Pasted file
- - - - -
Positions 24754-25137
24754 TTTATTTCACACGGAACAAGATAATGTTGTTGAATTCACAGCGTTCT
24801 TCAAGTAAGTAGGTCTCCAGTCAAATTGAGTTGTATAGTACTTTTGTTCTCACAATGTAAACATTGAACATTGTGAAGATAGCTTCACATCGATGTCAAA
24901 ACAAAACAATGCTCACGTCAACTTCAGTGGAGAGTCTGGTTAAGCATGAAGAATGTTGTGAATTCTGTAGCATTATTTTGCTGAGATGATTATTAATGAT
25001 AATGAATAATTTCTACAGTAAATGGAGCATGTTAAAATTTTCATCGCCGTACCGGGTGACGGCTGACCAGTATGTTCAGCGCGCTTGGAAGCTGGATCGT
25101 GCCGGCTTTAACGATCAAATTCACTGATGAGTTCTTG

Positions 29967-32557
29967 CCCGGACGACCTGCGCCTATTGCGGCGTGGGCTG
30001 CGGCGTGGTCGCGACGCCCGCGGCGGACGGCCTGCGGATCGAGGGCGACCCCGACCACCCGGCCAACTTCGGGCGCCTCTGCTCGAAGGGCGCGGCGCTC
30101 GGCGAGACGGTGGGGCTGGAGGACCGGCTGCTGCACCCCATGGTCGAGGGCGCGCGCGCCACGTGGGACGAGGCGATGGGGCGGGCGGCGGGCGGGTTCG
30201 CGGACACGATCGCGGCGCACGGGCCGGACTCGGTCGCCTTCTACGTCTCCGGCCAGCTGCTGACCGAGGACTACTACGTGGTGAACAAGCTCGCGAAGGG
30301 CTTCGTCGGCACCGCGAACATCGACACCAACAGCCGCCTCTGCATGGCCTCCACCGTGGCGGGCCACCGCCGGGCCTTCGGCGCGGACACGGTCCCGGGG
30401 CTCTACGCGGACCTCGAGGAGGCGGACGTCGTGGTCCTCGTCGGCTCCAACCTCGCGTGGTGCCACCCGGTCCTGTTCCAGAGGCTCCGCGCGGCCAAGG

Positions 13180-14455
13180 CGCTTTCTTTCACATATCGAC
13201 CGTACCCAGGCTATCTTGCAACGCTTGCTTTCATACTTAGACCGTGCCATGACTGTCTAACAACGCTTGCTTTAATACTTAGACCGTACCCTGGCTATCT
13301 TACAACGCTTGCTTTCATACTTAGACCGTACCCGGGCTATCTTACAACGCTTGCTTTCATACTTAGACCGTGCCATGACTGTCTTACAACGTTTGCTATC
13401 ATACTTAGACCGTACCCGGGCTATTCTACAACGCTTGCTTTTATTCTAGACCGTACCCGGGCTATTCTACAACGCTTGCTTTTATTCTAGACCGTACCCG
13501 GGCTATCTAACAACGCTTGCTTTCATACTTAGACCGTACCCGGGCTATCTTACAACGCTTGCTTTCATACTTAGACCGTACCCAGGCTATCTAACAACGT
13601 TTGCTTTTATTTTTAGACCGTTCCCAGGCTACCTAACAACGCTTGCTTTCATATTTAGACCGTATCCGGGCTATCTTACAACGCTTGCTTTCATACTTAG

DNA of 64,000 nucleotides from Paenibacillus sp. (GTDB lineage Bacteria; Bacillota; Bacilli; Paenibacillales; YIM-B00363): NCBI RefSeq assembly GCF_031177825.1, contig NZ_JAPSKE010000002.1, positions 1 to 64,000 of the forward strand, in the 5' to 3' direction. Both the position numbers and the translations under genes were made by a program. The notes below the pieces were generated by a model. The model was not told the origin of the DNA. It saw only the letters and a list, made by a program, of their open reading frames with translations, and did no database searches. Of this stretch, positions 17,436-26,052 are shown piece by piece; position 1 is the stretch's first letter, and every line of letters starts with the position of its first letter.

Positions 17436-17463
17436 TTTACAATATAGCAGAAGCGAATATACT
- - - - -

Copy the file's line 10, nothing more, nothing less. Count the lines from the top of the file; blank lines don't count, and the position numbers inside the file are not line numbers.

30101 GGCGAGACGGTGGGGCTGGAGGACCGGCTGCTGCACCCCATGGTCGAGGGCGCGCGCGCCACGTGGGACGAGGCGATGGGGCGGGCGGCGGGCGGGTTCG